We are going into debt several thousand dollars a year because we are living on equity from our home and only my income. My husband doesn’t seem concerned about getting a job or the fact that we are living beyond our means. What is your input on our financial situation?
First, it is your husband’s job to provide financially for your family. If you choose together for him to work fewer hours so that you can work more and divide responsibilities with children and housework, this choice should be made carefully and frequently evaluated to see whether it is working.
If the burden for financial provision falls on the woman, typically she becomes the de facto head of the home, leading to resentment both in her and her husband. A man who isn’t the central provider for his family may like the decreased responsibility, but he will struggle with his role and his calling. If an able-bodied father isn’t working for a living the children are confused and embarrassed—and ultimately so are the adults. I have seen this happen, and it is something to be avoided. I would seriously discuss together the need for change, and develop a plan to implement it.
Secondly, debt is bondage and blindness, and the choice to live under debt (except in small manageable amounts, e.g. with a mortgage payment that is modest and reasonable) is ultimately degrading and deadening to the soul and to a marriage. It is simply unwise to live above your income. More marriages are damaged by financial issues than anything else. And more lives are disengaged from a walk with Christ through unwise decisions. The effects on children are adverse, in that the raised stress level of the home affects them too, not to mention the bad example of unwise choices.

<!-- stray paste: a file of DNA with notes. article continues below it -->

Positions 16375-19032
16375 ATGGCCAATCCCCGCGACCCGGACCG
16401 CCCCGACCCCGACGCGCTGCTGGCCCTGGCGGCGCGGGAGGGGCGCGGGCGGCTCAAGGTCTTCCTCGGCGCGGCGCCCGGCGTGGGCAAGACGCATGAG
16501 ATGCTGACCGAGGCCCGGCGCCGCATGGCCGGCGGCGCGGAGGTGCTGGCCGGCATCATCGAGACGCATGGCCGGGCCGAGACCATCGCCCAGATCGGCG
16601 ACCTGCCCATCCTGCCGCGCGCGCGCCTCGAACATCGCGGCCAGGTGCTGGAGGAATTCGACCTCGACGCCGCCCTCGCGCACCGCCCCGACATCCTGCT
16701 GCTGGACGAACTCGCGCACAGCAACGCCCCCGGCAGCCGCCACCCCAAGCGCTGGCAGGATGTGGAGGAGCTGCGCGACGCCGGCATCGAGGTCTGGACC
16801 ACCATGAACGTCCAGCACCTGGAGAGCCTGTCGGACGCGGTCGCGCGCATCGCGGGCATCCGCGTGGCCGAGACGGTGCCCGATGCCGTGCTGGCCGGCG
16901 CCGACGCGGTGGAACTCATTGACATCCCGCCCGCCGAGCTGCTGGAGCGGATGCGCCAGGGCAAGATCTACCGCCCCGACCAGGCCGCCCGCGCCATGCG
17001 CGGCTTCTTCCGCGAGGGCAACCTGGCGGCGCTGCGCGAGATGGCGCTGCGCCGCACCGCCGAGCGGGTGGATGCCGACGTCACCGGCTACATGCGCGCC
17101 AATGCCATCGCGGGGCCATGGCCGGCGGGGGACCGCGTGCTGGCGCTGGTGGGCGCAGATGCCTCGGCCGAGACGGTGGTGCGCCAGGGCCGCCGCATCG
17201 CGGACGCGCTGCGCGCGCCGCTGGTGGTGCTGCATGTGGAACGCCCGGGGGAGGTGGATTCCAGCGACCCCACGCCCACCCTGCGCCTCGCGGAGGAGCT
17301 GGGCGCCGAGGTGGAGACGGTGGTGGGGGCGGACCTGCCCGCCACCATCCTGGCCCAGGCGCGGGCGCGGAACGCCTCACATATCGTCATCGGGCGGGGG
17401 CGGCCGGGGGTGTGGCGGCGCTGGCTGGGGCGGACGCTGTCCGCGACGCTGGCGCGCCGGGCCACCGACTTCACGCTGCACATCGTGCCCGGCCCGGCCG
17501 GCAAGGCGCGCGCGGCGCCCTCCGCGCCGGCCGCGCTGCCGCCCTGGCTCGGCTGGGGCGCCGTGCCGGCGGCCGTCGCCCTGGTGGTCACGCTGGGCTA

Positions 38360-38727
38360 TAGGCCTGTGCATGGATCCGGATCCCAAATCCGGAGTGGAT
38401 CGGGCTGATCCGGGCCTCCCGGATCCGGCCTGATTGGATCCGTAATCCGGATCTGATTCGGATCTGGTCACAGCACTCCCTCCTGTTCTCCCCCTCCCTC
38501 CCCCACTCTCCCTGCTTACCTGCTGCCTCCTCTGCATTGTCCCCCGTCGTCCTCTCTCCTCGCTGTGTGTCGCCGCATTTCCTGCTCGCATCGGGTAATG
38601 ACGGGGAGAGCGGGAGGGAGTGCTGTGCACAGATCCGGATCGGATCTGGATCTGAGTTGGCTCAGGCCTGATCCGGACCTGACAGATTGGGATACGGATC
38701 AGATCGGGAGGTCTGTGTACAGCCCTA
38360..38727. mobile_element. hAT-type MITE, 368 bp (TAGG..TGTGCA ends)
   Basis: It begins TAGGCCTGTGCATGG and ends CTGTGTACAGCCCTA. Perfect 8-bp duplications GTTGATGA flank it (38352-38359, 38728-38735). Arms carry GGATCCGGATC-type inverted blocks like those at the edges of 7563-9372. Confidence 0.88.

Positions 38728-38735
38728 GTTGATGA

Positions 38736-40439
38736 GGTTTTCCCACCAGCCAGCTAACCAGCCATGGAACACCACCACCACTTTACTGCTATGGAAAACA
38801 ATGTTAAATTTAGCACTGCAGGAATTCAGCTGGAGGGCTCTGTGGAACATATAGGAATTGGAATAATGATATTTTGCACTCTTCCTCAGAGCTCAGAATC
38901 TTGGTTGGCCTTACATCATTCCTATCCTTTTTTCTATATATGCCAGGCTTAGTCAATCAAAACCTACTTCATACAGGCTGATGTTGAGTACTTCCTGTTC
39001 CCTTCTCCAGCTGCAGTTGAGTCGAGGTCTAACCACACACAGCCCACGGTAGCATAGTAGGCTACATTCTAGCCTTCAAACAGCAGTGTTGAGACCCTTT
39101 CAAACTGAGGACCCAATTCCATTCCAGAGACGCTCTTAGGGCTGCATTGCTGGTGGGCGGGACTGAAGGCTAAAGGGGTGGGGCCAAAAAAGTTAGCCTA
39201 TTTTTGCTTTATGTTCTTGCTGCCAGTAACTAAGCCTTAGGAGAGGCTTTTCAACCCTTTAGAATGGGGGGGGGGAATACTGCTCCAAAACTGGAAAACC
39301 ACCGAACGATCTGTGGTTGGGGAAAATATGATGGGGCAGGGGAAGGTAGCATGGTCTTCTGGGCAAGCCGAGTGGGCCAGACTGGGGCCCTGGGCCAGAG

On the debt issue and work and lifestyle and spending, you might consider obtaining or borrowing a copy of my book Money, Possessions, and Eternity. Below is one specific excerpt related to debt:
After warning against the dangers of indebtedness, several Christian books offer examples of cases when borrowing is appropriate. These exceptions include purchasing a house or a business, education, and even cars and furniture. Others make exceptions for so-called secured loans, those backed by collateral, such as a house or car, which could be returned if the debtor can’t pay. Typically, we will rationalize that our particular situation is one of these exceptional cases. But we should never go into debt unless there are compelling reasons. If we think our situation is an exception, we should seek out several wise counselors to see if they agree. (I emphasize “wise” to discourage you from seeking counsel from someone who believes that debt is normal.)
For more information on this subject, see Randy Alcorn's book Money, Possessions, and Eternity.